[Note: typos preserved.]

The Australian, 28 Aug 1972, p7

Scientology comes back as a religion


SCIENTOLOGY was banned in Victoria after an exhaustive 160-day inquiry in 1963-64, which yielded four million words of evidence. It was later banned in South Australia and Western Australia, and appeared on the decline.

But South Australia has now decided to repeal its ban, and the Federal Opposition leader in the Senate, Senator Lionel Murphy, QC, says a Federal Labor Government would recognise the Scientology Church of the New Faith.

Members of the Church of the New Faith intend to fight for the right to practise scientology.

The temporary Deputy Guardian of the church in NSW, Mrs Audrey Devlin, said yesterday: "We are prepared to fight any ban no matter how long or how costly because we do intend to get scientology fully reinstated."

The church is registered in every State except Queensland. In Victoria it is registered as the Church of Scientology; in New South Wales, South Australia and Western Australia as the Church of the New Faith.

The church, Mrs Devlin said, is not banned anywhere. The practice of scientology is banned in only three places in the world - Victoria, South Australia and Western Australia.


"Scientology," she explained, "is a religious philosophy which can be applied." It can be applied for the betterment of man or to rehabilitate his own natural abilities, she says.

Mrs Devlin claimed that there are about 20,000 members of the church in Australia, 5000 of them in NSW. Church services in Sydney are held each Sunday night in Old South Head Road, Bondi Junction.

"We practise the religion of scientology. In application we deliver what is called processing or training. Processing is the action governed by the technical disciplines and codes of scientology to someone in order to free him from whatever is bothering him.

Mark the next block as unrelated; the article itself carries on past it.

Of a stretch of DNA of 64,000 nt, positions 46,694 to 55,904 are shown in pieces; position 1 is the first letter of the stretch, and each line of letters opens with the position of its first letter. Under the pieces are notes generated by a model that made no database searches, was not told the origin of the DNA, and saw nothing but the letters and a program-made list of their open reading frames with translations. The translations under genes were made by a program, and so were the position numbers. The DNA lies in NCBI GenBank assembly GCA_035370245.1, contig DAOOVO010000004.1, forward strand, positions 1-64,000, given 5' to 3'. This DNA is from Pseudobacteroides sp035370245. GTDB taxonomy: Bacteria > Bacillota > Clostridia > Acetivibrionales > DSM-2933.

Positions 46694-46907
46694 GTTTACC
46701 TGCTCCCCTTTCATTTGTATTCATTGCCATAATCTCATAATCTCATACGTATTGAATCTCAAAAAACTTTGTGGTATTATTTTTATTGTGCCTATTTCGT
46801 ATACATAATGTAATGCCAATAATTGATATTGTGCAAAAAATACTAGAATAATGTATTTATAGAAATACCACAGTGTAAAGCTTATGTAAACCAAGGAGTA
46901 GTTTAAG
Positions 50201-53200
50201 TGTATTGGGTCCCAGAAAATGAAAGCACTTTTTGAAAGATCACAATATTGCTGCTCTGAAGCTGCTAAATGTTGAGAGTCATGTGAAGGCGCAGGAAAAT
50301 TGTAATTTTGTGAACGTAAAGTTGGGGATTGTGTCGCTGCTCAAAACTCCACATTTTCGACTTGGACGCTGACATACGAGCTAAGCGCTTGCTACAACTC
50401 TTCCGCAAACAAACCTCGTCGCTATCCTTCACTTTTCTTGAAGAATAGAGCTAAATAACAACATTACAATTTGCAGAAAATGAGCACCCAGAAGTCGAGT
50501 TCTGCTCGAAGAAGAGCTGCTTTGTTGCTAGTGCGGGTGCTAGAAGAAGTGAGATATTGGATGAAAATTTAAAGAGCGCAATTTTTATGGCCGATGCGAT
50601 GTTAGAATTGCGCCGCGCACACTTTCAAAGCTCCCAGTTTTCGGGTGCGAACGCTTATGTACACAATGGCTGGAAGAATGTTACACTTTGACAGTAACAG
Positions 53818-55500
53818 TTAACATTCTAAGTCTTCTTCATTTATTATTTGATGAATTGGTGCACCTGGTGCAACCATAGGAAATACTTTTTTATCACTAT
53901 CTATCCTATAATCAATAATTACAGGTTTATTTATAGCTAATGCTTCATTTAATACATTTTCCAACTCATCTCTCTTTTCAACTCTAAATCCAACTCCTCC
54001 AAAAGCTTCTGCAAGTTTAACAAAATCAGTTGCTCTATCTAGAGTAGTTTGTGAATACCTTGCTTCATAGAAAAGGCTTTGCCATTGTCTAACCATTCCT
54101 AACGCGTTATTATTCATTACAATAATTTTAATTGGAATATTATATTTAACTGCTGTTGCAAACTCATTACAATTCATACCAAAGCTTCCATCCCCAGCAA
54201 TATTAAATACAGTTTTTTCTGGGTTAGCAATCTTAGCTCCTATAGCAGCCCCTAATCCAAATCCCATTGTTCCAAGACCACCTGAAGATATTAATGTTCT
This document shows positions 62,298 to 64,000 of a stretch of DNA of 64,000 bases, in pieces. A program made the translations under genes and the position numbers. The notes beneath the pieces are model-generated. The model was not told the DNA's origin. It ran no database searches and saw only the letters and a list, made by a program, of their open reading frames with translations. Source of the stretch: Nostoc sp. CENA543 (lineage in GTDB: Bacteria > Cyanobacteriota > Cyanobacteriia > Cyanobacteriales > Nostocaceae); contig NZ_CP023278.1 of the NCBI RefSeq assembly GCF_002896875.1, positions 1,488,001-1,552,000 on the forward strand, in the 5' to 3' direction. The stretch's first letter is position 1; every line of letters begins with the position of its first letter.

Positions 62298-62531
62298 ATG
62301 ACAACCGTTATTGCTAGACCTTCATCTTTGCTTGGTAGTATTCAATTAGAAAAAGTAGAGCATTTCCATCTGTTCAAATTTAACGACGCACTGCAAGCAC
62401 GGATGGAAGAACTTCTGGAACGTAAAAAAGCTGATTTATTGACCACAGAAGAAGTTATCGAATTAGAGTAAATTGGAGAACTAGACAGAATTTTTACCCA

"We have an annual membership charge of $10.50 and we also make a charge of $15 an hour for processing. Processing lasts as long as it is needed."

Both the Australian president (Rev Michael Graham of Perth) and the vice-president (Rev T. B. Minchin of Adelaide) were ordained by the church itself whose mother institution is the Church of Scientology in California, founded by science-fiction writer, Mr Lafayette R. Hubbard, now reputed to be a multi-millionaire.

Scientology was registered in Victoria in May this year as a foreign company called "The Church of the New Faith Incorporated."

This was a complete reversal of the stand they took during the Scientology Board of Inquiry when they declared they were a science and not a religion.

Scientology in Victoria comes under the Ministry of Health following legislation passed in the Paychological Practices Act of 1965-66 which provides for the prosecution of anybody practising scientology for the gain of fees or reward.

A senior spokesman for the Health Department said the Act also prevented any advertising of the movement.

But the Victorian president of "The Church of Scientology of California in Victoria," Mr I. K. Tampion, a trained secondary teacher working as a company secretary, said yesterday there were 1000 Victorian members and the numbers were growing by two to 12 new members each week.